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Administering insulin in a public washroom

Discussion in 'Ask A Question' started by S-M, Nov 21, 2017.

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Do you think this idea has potential?

  1. Yes

    4 vote(s)
    22.2%
  2. No

    12 vote(s)
    66.7%
  3. Maybe

    3 vote(s)
    16.7%
Multiple votes are allowed.
  1. S-M

    S-M · Newbie

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    Hello!

    I am a newly diagnosed type 1 diabetic, and I am doing a school project in which we are creating a new product. As a type 1 diabetic, I face the problem of having a sanitary flat surface to place my glucose reader and insulin pen down when in a public washroom.

    I am posting to find out if other insulin users have this problem, how they currently are addressing this problem, and if there was a product out there if they would use it?

    The product would be a light weight, compact, foldable item that would hook to the door of a bathroom stall and provide a flat surface for people to place their diabetes supplies while they test their glucose levels and administer their insulin.

    Any feedback on this idea and problem is welcome :)
     
  2. catapillar

    catapillar Type 1 · Well-Known Member

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    I've solved your problem. Just don't inject in the same place people sh*t. Simple. A bathroom isn't a place to inject in. It's perfectly acceptable, and possible, to discreetly inject at the restaurant table, at your work/school desk, on your seat on the train, literally anywhere. There's no need to inject in the bathroom. Creating a product to encourage people to inject in the bathroom goes against medical advice, which specifically discourages such unhygenic practices, and legal protections for people with disabilities.

    So no, your idea doesn't have potential. It would be a massive backward step for people with diabetes. Injections aren't a disgusting thing that need to be hidden in the bathroom, they are a thing I need to do to stay alive.
     
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  3. kev-w

    kev-w Type 1 · Well-Known Member

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    I'd agree with catapillar, and anyway, the look stays the same on folks faces whether you're seen injecting at a restaurant table or they walk in on you in a toilet.

    A tip, worry about you, not others.
     
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  4. Robinredbreast

    Robinredbreast Type 1 · Oracle

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    Those that matter won't mind and those that mind...............don't matter. So stand tall and proud, It's nothing to be ashamed of.
     
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    #4 Robinredbreast, Nov 21, 2017 at 7:39 AM
    Last edited: Nov 21, 2017
  5. Tipetoo

    Tipetoo Type 2 · Expert

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    @S-M you will need to to deter the bog frogs from every surface of public toilets, such as this one at a NW Queensland hotel.

    [​IMG]
     
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  6. Kim Possible

    Kim Possible Type 1 · Expert

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    @S-M , I agree with the other comments about not injecting in washrooms. It is not particularly hygienic and not necessary.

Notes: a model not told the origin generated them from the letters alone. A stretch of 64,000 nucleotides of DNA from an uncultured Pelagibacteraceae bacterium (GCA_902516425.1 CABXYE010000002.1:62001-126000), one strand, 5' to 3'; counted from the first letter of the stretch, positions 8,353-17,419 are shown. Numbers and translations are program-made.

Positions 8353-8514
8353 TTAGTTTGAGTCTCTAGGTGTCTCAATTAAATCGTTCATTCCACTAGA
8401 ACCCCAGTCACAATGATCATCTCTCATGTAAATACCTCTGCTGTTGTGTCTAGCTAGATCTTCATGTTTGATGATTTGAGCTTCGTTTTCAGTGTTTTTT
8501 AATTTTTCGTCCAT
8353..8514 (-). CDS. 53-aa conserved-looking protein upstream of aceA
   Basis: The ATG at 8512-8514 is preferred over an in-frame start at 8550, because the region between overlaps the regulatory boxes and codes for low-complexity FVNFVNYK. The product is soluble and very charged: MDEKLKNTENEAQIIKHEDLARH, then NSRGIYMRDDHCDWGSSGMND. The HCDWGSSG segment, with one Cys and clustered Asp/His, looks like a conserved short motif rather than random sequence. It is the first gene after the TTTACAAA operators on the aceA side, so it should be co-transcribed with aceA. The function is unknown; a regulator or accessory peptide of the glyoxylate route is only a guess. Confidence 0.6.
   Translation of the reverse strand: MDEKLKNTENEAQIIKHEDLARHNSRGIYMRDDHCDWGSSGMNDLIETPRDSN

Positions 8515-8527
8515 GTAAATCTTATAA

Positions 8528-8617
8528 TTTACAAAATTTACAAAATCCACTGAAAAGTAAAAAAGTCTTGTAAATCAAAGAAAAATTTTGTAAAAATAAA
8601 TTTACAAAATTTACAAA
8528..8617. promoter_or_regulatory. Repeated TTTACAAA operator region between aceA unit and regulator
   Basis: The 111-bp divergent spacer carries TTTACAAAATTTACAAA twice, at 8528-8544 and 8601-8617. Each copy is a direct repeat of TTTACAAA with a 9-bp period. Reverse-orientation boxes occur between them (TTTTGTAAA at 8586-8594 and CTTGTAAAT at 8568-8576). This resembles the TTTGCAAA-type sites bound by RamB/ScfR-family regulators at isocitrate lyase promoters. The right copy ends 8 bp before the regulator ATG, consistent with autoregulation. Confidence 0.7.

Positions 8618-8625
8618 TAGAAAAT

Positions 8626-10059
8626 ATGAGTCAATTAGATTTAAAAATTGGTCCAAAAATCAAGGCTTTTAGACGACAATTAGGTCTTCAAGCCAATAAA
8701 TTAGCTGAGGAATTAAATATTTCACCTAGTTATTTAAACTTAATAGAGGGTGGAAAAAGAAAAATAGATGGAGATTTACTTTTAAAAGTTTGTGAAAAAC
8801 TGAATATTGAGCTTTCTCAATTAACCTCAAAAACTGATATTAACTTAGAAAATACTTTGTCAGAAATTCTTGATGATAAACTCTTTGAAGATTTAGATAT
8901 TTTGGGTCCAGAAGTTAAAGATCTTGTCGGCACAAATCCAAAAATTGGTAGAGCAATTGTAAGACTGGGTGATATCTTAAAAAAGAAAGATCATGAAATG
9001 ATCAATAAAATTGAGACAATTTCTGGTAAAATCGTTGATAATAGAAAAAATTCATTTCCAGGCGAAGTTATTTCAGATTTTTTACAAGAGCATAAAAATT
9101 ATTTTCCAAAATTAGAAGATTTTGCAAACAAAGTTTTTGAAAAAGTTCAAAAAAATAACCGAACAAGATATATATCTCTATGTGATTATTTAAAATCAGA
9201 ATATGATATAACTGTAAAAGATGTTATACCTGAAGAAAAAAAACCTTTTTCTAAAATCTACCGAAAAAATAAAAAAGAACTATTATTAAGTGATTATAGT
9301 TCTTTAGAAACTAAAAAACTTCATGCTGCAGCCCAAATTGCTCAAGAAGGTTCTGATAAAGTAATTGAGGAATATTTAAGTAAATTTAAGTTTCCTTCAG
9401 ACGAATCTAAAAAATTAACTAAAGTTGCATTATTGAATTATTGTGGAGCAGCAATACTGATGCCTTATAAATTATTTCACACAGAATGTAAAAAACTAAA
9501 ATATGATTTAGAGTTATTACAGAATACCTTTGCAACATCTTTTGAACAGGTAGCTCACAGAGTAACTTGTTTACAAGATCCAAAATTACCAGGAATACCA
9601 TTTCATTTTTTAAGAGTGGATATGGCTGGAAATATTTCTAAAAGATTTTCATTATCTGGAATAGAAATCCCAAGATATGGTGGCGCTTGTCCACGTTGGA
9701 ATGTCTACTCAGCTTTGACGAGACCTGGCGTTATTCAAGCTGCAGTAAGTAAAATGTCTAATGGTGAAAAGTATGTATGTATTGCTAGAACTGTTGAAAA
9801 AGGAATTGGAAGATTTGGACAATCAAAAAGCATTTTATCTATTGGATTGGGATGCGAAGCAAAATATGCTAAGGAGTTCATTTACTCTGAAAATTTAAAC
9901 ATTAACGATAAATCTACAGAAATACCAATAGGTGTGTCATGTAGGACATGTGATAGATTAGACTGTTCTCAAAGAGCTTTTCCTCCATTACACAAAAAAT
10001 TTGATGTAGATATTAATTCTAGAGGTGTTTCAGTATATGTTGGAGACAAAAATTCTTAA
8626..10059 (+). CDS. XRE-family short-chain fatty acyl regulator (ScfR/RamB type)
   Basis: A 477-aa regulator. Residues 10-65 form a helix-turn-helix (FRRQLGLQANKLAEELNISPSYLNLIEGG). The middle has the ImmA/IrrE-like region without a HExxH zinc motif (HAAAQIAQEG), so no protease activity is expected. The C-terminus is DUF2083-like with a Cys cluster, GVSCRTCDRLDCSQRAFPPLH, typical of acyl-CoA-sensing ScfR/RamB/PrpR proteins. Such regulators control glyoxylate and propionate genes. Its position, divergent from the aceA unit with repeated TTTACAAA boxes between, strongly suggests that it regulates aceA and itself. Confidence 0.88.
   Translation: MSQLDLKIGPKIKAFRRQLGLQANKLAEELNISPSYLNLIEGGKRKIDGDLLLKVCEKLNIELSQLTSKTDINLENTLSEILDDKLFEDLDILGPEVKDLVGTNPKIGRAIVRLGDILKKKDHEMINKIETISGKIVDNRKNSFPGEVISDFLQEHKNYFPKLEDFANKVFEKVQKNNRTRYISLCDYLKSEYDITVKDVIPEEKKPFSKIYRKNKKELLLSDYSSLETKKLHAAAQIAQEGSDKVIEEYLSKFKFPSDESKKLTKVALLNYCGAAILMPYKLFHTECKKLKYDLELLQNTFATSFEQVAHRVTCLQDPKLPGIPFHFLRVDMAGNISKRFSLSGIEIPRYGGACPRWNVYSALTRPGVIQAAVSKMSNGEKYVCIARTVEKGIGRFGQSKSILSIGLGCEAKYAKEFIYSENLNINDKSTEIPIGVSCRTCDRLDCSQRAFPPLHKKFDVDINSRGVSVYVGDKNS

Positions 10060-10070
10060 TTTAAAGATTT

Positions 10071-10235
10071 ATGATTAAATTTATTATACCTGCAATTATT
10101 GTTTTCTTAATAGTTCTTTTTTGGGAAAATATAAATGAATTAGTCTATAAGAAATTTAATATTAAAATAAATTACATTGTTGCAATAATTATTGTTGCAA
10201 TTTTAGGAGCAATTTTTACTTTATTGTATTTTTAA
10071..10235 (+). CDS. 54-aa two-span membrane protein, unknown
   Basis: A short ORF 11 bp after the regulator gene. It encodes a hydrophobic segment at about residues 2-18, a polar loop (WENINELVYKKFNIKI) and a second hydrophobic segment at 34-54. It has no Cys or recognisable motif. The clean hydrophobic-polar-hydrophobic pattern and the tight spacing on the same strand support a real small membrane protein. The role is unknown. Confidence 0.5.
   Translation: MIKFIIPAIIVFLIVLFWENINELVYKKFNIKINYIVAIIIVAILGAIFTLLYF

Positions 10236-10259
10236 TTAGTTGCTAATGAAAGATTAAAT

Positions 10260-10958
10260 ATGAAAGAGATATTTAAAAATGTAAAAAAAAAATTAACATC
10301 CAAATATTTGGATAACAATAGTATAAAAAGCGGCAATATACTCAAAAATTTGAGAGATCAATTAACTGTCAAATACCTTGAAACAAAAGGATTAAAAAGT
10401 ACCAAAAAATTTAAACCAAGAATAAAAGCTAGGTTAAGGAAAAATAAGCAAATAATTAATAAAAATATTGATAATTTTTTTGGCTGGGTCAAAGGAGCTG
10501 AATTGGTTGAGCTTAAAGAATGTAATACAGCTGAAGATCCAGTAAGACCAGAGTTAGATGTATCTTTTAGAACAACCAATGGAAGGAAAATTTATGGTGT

I can understand you feel sensitive about diabetes as you are nearly diagnosed. Over time, it will become part of you and just what you do ... at least that is how it was for me.
    However, I admire your thoughts about the idea for a product. There are times when we have no choice about where we inject - we may not be in an unhygienic washroom but we may be on a picnic or on a walk around the countryside or backpacking on a train or sitting in a muddy festival field and would like somewhere clean to place our paraphernalia. The only difference is the product needs to be portable.

    Good luck with your invention.
     
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  7. novorapidboi26

    novorapidboi26 Type 1 · Well-Known Member

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    Over the years there were a few times I injected in a toilet........but it didn't require a flat surface if I recall.....

    It was just the injection though, not the blood test......and it was likely because it was my bums turn to have a go.....;)
     
  8. Nicole

    Nicole · Active Member

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    Hi. I now pump but when I used pens I did not find it necessary to hide in a loo to inject. I discreetly injected in my stomach. After all its not harmful to anyone else and I have never felt the need to hide my condition. The only negative reaction I have had is when blood testing on a train when someone moved away from the seat next to me - fear of blood I suppose!
     
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  9. Jaylee

    Jaylee Type 1 · Expert
    Retired Moderator

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    Hi @S-M ,

    Welcome to forum!

    Oddly enough.. I use what I find around me to conceal my modesty in public when deftly dosing.
    A few ideas of what I utilise are my works van door. whilst open & shielding me from public gaze, I can place my meter & pen on the passenger seat.
    Vans are quite central to my bolusing experience, a little like a phone booth is to Superman..

    Big trees... Though I wouldn't advocate climbing one to do the needful, the trunks can make good cover. The're not just for "paint ballers."

    Restaurant tables. There's no need for my wife to cause a distracting scene of "when Harry met Sally" proportions while I dial a dose. Most other diners are too busy these days looking at devices, Tweeting the menu.

    I'm personally always a little concerned about hooking anything to an unfamiliar door & upsetting the furniture...? ;)

    image.jpeg


    Sincerely wishing you all the best with your project.

    J>
     
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  10. grannyx3

    grannyx3 Type 1 · Member